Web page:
While it is not the best view, it does show how Williams decelerates, plants, and twists Thompson down, tearing the ACL in the process. While reports note that he tore the ACL, it’s not clear if he has additional damage at this time. This will take anywhere from 9-to-12 months to recover from, but considering that this happened in August, he will miss the 2022 season but have a strong chance to return in 2023 to full health.
This loss hits the secondary depth hard and Miami has already looked for a replacement in CB Mackensie Alexander.
CB Byron Jones (Left ankle surgery)
Jones remains on the PUP list into mid-August after having surgery in March to address an ankle/Achilles issue. At the time, it was reported that it would be a two-month recovery.
However, he started training camp on the PUP list and as of publication, has not been removed. Jones is “trying to get back for Week 1” suggesting that he had some type of setback in his rehab during the offseason. It’s not clear what procedure he had that would slow him up this much, but he is quickly losing ground to be 100 percent ready for Week 1.
By the time Week 1 kicks off, Jones will be roughly six months removed from surgery which is ample recovery time for most injuries, especially with one with a two-month timeline. This will be one to closely watch as the regular season nears.
New York Jets
QB Zack Wilson (Right knee bone bruise, meniscus tear)
The ACL tear that wasn’t, Wilson managed to avoid the season-ending ligament team Friday night as he pivoted off his right knee running upfield.
The initial concern was an ACL tear with how he pivoted off his right knee, but further assessments and MRIs showed that the ACL was indeed intact, but he did suffer a bone bruise and meniscus tear, putting him on the shelf for at least 2-to-4 weeks.
Wilson is scheduled to undergo surgery on Tuesday in Los Angeles to potentially trim out the meniscus tear, but there is a concern for more damage once they get inside the knee.
The meniscus trim is the simple part of the injury; these typically can take 4-to-6 weeks in the normal population to return to activity. In the NFL, guys can return in about half that time once they can manage the swelling to regain full range of motion and strength.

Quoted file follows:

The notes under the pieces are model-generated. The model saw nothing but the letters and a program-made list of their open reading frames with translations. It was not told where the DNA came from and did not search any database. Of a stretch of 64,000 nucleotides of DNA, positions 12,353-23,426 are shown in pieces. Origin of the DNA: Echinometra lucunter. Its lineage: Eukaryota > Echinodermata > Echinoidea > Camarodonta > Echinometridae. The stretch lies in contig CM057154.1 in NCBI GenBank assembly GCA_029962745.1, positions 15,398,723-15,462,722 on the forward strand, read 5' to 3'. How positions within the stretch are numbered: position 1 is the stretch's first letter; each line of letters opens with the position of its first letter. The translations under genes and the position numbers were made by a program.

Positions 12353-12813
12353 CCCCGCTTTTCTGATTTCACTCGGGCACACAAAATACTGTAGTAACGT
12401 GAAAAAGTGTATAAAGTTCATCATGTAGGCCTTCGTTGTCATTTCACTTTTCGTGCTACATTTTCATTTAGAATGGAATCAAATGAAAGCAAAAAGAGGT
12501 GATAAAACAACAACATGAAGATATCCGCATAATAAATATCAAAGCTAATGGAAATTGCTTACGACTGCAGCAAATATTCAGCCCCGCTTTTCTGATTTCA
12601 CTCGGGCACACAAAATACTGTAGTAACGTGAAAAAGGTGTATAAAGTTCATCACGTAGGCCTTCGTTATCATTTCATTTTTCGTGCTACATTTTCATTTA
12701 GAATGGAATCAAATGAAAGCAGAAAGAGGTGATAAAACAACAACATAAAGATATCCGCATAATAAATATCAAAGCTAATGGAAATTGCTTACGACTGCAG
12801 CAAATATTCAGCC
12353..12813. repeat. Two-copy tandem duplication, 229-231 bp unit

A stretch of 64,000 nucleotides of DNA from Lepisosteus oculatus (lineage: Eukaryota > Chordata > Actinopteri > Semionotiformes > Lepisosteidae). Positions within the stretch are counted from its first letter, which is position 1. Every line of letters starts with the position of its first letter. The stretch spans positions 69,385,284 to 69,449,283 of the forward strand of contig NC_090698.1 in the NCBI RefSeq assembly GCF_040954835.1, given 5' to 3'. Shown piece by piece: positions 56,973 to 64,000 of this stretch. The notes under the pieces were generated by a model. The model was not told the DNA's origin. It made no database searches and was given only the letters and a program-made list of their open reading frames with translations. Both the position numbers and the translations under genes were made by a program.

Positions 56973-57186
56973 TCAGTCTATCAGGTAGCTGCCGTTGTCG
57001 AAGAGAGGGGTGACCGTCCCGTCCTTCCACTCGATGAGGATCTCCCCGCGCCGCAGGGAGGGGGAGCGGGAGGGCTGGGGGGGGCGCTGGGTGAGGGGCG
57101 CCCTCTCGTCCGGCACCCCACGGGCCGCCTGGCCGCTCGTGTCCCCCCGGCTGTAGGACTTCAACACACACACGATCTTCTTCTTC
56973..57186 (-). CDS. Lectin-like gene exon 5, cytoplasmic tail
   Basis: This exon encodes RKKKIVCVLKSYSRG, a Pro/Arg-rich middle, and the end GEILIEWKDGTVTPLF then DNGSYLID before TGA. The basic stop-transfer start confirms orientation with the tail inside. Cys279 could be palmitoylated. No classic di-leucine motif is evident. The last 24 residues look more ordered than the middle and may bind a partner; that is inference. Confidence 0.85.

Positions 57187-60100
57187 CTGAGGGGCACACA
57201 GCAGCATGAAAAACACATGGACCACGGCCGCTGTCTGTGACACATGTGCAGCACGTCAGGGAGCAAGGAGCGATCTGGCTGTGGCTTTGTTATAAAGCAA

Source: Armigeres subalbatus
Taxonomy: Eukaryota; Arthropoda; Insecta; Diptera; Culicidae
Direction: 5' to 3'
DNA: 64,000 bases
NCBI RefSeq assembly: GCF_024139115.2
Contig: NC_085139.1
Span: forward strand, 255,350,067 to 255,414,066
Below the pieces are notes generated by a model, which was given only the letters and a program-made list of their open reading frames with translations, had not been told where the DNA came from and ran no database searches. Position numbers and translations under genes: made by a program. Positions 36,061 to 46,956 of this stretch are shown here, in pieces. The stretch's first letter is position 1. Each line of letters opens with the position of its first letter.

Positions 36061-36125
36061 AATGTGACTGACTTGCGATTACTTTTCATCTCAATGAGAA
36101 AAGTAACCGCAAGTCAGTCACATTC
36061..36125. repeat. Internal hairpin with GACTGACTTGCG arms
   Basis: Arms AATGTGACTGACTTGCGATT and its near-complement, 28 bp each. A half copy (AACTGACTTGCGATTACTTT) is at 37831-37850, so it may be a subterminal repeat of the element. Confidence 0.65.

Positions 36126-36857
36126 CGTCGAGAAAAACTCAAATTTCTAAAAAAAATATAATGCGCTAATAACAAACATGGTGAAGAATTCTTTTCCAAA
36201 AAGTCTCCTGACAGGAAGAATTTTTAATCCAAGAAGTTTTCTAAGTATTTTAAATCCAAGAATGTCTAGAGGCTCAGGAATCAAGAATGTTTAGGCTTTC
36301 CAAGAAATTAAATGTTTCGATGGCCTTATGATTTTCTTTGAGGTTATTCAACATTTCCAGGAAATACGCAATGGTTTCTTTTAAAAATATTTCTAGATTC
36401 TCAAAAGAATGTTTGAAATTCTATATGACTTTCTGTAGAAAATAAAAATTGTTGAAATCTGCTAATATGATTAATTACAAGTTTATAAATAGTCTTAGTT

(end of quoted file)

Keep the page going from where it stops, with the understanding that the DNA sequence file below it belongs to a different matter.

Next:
Looking at the bone bruise based on the initial timeline given, there is a strong suspicion that Wilson has a sub-periosteal hematoma. This is a bruise to the outside portion of the bone and provides blood supply to the bone. The injury is the least severe of the bone bruise classifications and is the result of direct high-force trauma to the bone.
This direct high-force occurred when Wilson planted and pivoted upfield. The sudden pivoting motion of the right foot leads to the shearing of the lateral meniscus and bruising to the lateral femoral condyle. This is one of the better case scenarios for Wilson as he heads into the season.
It will be imperative that the Jets do not rush Wilson back, especially for Week 1. It’s not out of the realm of possibility, but if he is still experiencing swelling or pain in the area, this could lead to altered throwing mechanics or reduced mobility, both of which could cause injury. The Jets have invested too much into Wilson to rush him back.
For what it’s worth, I don’t believe that Wilson’s PCL injury from last season had any impact on this most recent injury. The mechanisms for injury are different and he had ample time to allow the PCL to heal in the offseason as they usually do without surgical intervention.
CB DJ Reed (Hamstring)
Reed has missed the last week of practice and the game with a slight hamstring strain suffered back sometime during the first week of August.
Keeping him out appears to be more precautionary at this time. Considering how beat up the secondary was last year, it is not smart to rush anyone back until they are ready.
DT Quinnen Williams (Ankle injury)
Head coach Robert Saleh announced Monday that Williams was dealing with an ankle injury following Friday’s game. The team does not believe it to be serious but additional details are not available at this time.
OT Mekhi Becton (Right patellar avulsion fracture)
Becton’s 2022 season ended before it could begin. He suffered a right knee injury due to falling awkwardly at practice. Initial reports were positive and the team did not think he would miss much time.
Regrettably, he was found to have an avulsion fracture on his kneecap that will require surgery to repair along with a patellar realignment surgery. This is the result of where the patella continues to sublux or dislocate out of the groove that it articulates with on the distal femur as the knee moves. The avulsion part is where a portion of bone is ripped away via a ligament or tendon. In this case with the patellar avulsion fracture, it’s possible a portion of the inferior or bottom portion of the kneecap was affected, coming off the patellar tendon, requiring surgical repair to re-establish the connection.
This most recent injury was similar to last season’s injury in that he did suffer a patellar dislocation but did not undergo surgery at the time as he was trying to return. Due to some residual instability within the knee, the patella was more likely to come out with knee movements that place stress on the patella, ultimately requiring surgery.
Unfortunately, this injury was still bad luck and sets back what could have been a bounce-back season.
Once he does return, research indicates that 77 percent of subjects undergoing this surgery return to sports. While Becton is expected to return to play in 2023, it remains to be seen how he will perform or if the injury bug strikes again. In the meantime, the Jets signed veteran OT Duane Brown to anchor the offensive line.
Injuries will continue to mount all around the AFC East; that’s a given. But the hope is that each team manages to avoid the serious and season-altering injuries that can dash postseason goals.